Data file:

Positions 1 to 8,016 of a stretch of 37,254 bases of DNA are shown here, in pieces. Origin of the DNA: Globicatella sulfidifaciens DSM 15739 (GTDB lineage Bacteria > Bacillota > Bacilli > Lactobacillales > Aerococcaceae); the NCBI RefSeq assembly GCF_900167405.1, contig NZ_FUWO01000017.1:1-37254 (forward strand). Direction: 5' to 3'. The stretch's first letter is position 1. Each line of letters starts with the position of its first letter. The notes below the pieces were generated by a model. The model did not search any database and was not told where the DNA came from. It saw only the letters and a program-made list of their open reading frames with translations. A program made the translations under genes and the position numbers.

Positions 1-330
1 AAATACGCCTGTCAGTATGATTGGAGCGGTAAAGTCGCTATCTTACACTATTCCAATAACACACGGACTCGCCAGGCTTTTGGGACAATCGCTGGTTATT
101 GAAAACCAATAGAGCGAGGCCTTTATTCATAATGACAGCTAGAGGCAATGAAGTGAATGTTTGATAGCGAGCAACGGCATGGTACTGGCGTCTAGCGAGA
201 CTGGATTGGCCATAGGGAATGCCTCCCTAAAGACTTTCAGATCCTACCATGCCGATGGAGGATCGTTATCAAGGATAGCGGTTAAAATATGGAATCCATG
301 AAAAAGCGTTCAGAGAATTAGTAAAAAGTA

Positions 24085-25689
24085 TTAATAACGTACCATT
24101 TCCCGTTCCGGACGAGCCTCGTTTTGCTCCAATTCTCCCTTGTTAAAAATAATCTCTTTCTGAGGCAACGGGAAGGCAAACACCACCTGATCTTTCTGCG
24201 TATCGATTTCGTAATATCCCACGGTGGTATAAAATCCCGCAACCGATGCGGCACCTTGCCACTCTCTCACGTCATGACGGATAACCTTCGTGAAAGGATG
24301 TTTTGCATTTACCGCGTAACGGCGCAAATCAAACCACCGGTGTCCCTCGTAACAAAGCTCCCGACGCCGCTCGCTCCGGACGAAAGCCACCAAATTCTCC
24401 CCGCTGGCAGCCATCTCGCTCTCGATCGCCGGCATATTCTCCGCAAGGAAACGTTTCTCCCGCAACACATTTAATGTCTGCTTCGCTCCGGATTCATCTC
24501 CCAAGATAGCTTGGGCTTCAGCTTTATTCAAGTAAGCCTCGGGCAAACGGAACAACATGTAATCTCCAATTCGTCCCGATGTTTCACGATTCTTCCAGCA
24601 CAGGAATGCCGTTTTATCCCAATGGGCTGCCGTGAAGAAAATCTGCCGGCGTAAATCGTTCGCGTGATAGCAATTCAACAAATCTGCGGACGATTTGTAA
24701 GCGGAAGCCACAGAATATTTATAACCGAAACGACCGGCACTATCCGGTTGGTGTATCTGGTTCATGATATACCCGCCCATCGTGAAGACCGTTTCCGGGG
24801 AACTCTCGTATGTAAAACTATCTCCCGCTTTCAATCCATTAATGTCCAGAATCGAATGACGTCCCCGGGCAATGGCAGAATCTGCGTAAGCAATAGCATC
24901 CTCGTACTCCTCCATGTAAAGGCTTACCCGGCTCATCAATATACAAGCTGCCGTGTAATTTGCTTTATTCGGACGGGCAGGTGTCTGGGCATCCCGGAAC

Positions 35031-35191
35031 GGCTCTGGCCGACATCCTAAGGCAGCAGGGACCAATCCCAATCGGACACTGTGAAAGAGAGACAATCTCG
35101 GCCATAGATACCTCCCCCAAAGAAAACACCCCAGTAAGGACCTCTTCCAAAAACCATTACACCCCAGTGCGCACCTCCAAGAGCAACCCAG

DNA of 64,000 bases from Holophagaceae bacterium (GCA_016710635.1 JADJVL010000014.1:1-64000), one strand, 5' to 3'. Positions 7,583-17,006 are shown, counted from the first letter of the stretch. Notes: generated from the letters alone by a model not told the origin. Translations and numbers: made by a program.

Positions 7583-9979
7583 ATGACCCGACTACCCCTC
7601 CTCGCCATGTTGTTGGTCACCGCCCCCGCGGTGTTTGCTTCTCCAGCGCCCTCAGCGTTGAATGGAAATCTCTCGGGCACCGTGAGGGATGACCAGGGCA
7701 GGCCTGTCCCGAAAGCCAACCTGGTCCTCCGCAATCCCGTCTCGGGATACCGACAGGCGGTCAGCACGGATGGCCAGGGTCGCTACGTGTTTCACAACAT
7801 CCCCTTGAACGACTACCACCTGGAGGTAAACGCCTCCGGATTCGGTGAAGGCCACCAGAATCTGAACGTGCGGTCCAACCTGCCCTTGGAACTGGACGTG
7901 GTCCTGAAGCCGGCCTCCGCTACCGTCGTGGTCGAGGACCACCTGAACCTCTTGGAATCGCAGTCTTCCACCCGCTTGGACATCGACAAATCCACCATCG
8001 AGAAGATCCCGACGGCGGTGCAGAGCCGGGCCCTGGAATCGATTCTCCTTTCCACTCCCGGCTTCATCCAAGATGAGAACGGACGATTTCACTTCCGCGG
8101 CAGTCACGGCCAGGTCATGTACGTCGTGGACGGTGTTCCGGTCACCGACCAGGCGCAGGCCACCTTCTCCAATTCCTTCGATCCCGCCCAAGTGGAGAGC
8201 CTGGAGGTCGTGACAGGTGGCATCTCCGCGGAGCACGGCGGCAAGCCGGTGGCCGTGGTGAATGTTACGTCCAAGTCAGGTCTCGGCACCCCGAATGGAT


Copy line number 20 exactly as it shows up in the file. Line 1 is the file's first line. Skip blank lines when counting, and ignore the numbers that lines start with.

35101 GCCATAGATACCTCCCCCAAAGAAAACACCCCAGTAAGGACCTCTTCCAAAAACCATTACACCCCAGTGCGCACCTCCAAGAGCAACCCAG